“Groups: Beware Call for a ‘Greener Revolution’ From ‘Purveyor of Poison’,” by Andrea Germanos
An excerpt from the above linked-to article follows:
Environmental groups are slamming a call for a “Greener Revolution” from a corporation they call a “purveyor of poison” as a plan for corporate profits above the needs of farmers and the environment, when the kind of real revolution needed in agriculture lies outside of the very agribusinesses that created the problems we have…
For organic-proponents like [Ronnie] Cummins, the corporation leaves little to love.
“Whether selling neonicotinoid insecticides that are killing off the word’s bees, pushing controversial and hazardous genetically engineered crops, or contributing large sums of money to defeat the California Ballot initiative to label GMO foods, Bayer is quickly joining Monsanto as one of the most hated corporations on Earth,” said Cummins.
Did someone mention bees?
“Beekeepers appeared in front of the Petitions Committee today to highlight the real threats to their industry and livelihoods. One petition highlights the sharp rise in mortality among bees in the EU due to the extensive use of pesticides and the other asks for the protection of bees and beekeepers from GMO contamination.”
* “Death knell for nerve agent pesticides in move to save bees,” by Charlie Cooper
“Friends of the Earth called for the Government to “urgently remove” the named chemicals – clothianidin, thiamethoxam and imidacloprid – from sale in the UK
““We can’t afford to dither when it comes to protecting these key pollinators,” said director Andy Atkins, director of Friends of the Earth. “Ministers must urgently remove these dangerous chemicals from sale, overhaul inadequate pesticide safety tests and ensure farmers have access to safe, effective alternatives to enable them to produce food without harming our bees.”
“However, manufacturers were quick to downplay the significance of the EFSA [European Food Safety Authority] report and claimed that banning the chemicals would have dire consequences for the farming industry.
“Bayer, which makes the world’s most widely-used insecticide imidacloprid, warned against “over-interpretation of the precautionary principle” and said “multiple factors” were behind bee colony losses…
“The EFSA report concluded that, due to risk of exposure from pollen and nectar, the use of the three neonicotinoid chemicals was unacceptable on crops attractive to honey bees. The use of the insecticides on crops planted in greenhouses also posed a risk to bees by exposure by dust, the report said.
“The report stopped short of recommending a ban on the chemicals but urged further investigation into the risks, particularly to other pollinators such as bumble bees, butterflies and moths, pointing out that the findings only looked at the impact on honey bees.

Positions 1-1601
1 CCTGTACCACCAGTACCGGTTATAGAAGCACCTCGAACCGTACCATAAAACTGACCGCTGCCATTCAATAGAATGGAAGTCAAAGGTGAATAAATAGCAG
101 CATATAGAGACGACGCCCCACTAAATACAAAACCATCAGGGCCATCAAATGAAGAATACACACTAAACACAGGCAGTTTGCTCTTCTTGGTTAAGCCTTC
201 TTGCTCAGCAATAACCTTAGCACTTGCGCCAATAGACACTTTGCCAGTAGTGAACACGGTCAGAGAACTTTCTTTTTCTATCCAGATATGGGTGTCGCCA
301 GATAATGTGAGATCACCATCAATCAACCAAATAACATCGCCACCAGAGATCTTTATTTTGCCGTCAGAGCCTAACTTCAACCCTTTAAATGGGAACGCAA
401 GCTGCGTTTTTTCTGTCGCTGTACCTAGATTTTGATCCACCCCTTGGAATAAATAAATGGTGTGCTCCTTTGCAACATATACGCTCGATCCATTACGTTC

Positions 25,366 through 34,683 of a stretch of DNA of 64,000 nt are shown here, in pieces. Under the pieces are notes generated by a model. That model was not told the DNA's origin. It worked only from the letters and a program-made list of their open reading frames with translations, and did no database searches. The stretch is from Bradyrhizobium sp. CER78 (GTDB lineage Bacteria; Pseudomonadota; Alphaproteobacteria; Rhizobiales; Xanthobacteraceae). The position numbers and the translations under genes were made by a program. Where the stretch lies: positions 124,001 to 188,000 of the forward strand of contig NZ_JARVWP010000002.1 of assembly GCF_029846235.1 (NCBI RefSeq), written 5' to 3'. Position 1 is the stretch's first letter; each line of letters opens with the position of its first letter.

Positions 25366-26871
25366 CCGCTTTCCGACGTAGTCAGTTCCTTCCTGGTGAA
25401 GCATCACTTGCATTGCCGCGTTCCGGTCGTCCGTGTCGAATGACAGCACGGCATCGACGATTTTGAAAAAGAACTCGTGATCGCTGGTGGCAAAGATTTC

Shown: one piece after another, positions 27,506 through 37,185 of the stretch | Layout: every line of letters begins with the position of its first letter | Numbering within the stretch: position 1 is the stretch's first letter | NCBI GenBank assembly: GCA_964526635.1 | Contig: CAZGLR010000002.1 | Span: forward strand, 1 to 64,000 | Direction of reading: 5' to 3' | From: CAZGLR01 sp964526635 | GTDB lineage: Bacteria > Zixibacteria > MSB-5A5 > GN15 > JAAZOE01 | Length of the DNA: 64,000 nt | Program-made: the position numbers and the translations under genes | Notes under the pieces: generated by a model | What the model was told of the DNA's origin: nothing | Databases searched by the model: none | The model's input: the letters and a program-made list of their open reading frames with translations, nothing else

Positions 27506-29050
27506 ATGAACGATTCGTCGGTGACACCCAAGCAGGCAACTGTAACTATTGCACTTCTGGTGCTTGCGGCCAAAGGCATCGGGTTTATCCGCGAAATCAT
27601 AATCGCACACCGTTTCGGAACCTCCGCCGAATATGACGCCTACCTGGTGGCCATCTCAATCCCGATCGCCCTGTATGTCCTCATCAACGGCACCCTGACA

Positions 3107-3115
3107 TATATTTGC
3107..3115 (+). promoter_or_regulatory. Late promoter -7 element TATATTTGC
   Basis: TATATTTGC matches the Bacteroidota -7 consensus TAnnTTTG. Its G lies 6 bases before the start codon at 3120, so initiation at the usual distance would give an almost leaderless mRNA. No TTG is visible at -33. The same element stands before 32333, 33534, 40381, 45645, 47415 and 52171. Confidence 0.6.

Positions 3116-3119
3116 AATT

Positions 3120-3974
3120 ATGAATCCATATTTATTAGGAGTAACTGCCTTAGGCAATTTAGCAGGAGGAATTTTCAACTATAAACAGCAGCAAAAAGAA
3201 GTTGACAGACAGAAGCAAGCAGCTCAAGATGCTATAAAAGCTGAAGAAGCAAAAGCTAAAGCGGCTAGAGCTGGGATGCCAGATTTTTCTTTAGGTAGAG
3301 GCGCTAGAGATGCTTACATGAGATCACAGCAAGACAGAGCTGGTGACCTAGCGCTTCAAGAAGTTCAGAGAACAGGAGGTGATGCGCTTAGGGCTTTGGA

“Bans on some neonicotinoid products have already been introduced in France, Germany and Slovenia.”
* “Crop pesticides are ‘killing our bees’ – says MEP,” by Chris Davies
“Why are bees dying? Since 1994, when French beekeepers began to report that honeybees were not returning to their hives or were behaving in an abnormal and disorientated way, stories of declining number of bees and even of complete colony collapse have become commonplace across Europe. It is upsetting and worrying. Hardworking bees are much loved, competing only with butterflies in the insect popularity stakes and their role as pollinators has enormous commercial value.
“The finger of suspicion had been pointed at certain best-selling neonicotinoid pesticides widely used in seed-dressing and soil treatment but also for spraying. The evidence is not conclusive but it is starting to look damning. It is not that they are necessarily lethal to bees but that they are sub-lethal, weakening the bees’ resistance to disease and reducing their rate of reproductivity. Perhaps, they also destroy the bees’ sense of direction – making it impossible for them to locate their hive after foraging.
“The concerns are not new. The French government introduced restrictions on the use of a neonicotinoid seed dressing – ‘Gaucho’ – back in 1999. Slovenia has since introduced complete prohibitions. Germany and Italy have imposed various restrictions, with the latter subsequently reporting a remarkable fall in the number of cases of bee deaths recorded. But coordinated action at a European level has been missing…
“Even by the usual standards of industry lobbying, it seems an extreme position to take in view of the scientific evidence now coming to the fore. Perhaps the manufacturers, who claim that an European Union-wide ban on neonicotinoids would cost €17bn over 5 years, are concerned that more attention may be paid to some of the figures from France and Italy. The figures suggest that crop production has hardly been affected in those places where neonicotinoid restrictions have been introduced.”
* “Pesticides pose danger to bees,” by Dave Keating
“EFSA [European Food Safety Authority] was tasked by the European Commission’s health department to review the risks of neonicotinoids after a series of reports, including one conducted by Austria’s environment agency for the European Parliament, recommended that the insecticides be banned.
“Anti-pesticide NGO PAN Europe called on Tonio Borg, the new European commissioner for health and consumer policy, to immediately propose to withdraw the neonicotinoids from the EU market in response to the EFSA report. “Legally Mr Borg has no other option since the pesticide [EU law] requires good evidence that no unacceptable effects for bees are posed,” said the group’s honeybee project co-ordinator Martin Dermine. If no ban is proposed the group will consider taking the Commission to court.”